RENEE MONTAGNE, host:
Medical blogs have drawn back the curtain on the inner workings of the medical profession. Online readers can learn about the latest medical gadgets, read physicians' views on health care issues, even get a peek at the inner thoughts of surgeons. Despite their attraction, though, these blogs have raised concerns about privacy issues on the Web.
Deirdre Kennedy of member station KQED reports.
DEIRDRE KENNEDY: Take a stroll through any of the 120,000 health care blogs online and you can find opinions on everything from popular pharmaceuticals to celebrity skin problems. There are no precise figures on how many physician blogs are out there, but they're easy to find.
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KENNEDY: There's EM Physician, which recounts a horror story about gangsters with severe burns. There's Aggravated DocSurg, which admits that operations are fun to do. And there's Radiology Picture of the Day.
One doctor who draws about 12,000 readers a day is New Hampshire internist Dr. Kevin Pho. His blog, Kevin, M.D., offers a doctor's eye view on medical issues that appeal to both his peers and the public.
Dr. KEVIN PHO (Internist; Blogger): I talk a lot about primary care because there's a myriad of problems that I as a primary care physician face that I want to communicate to the public. I talk about malpractice and how physicians practice defensive medicine to avoid malpractice lawsuits. Pretty much every hot health topic that comes up.
KENNEDY: Pho's blog has turned him into something of a celebrity in the blogosphere.
Blogging can be a great marketing tool for raising a physician's profile and attracting new patients, says health care marketing expert Fard Johnmar.
Mr. FARD JOHNMAR: Patients who see physicians who blog realize that these physicians understand, I think implicitly, that patients are hungry for information, and that by providing this information sometimes they will become much more trusted by patients because they believe that they are going to be much more responsive.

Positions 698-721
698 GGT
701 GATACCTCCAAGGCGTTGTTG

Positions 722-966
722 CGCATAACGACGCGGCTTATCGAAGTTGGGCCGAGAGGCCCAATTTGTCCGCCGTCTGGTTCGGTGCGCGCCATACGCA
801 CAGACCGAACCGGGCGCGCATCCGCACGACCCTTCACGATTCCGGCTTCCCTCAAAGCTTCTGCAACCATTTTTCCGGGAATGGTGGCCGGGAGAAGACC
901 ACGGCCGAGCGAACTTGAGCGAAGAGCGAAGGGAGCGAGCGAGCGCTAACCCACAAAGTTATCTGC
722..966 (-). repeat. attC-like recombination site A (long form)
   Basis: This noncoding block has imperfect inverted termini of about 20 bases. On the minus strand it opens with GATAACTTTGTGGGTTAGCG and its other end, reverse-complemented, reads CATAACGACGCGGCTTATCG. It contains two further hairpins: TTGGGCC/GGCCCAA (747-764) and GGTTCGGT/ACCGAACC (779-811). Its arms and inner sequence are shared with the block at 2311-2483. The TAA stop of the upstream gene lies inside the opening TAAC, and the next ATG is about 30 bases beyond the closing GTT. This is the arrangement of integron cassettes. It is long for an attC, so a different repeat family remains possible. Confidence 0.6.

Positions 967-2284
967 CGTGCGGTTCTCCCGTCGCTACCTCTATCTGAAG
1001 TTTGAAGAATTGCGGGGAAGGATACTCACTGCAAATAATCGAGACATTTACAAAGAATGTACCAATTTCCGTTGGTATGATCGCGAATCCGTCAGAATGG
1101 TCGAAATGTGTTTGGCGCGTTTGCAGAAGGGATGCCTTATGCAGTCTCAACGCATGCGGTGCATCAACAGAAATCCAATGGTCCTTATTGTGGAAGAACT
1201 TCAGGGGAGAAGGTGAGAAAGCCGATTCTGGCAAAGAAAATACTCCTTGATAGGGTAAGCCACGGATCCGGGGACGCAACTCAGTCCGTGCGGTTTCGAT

KENNEDY: But not all physician blogs seem geared towards marketing. In fact, just the opposite is the case of some extremely candid blogs, like White Coat Rants, Cancer Doc, and M.D.O.D., which bills itself as Random Thoughts from a Few Cantankerous American Physicians. These are more like diaries in which doctors vent about reimbursement rates, difficult cases and what a, quote, "bummer" it is to have so many patients die.
Dr. Debra Peel, a psychiatrist and founder of Patient Privacy Rights, thinks physician blogs often step too close to the limits of patient privacy.
Dr. DEBRA PEEL (Patient Privacy Rights): The problem with physicians blogging about patients is absolutely the danger that that person will be able to identify themselves, or that others that know them will be able to identify them. That's just horrendous.
KENNEDY: Peel's group is concerned that information about a patient's case can be traced back to the individual and adversely affect their employment, their health insurance, or other aspects of their life.
Certainly if a doctor violates patients' privacy there could be legal consequences. Under the federal HIPAA laws, physicians could face fines, even jail time. And in some states, patients can file a civil lawsuit if they believe a doctor has violated their privacy. Still, for psychoanalyst Dr. Debra Peel, it's not just privacy issues that trouble her.
Dr. PEEL: If you are unhappy with the people that you're supposed to be serving and taking care of, you probably need therapy, you know. You don't need to be venting your frustrations in a public manner like that. I mean, that's very inappropriate and unprofessional.
Dr. ROBERT WACHTER (Professor of Medicine; Blogger): You might say we as doctors should never be talking about experiences with our patients online or in books or in articles.
KENNEDY: Dr. Robert Wachter is author of a blog called Wachter's World. As a leading expert on patient safety, he writes extensively about medical mistakes.
He says it's important for doctors to be able to share about cases, as long as they change the facts substantially. But he says that's one reason patients shouldn't take all of the information on blogs at face value.
Dr. WACHTER: We do learn from each other as we talk about stories and the way we dealt with certain complex situation. And yes, it means that from a patient's standpoint or even from another doctor's standpoint you can't really know exactly what facts have been changed in order to preserve patient privacy.
KENNEDY: Wachter says taken for what they are - unedited opinions, and in some cases entertainment - blogs can give readers some useful insight into the good, the bad, and the ugly of the medical profession.
For NPR News, I'm Deirdre Kennedy.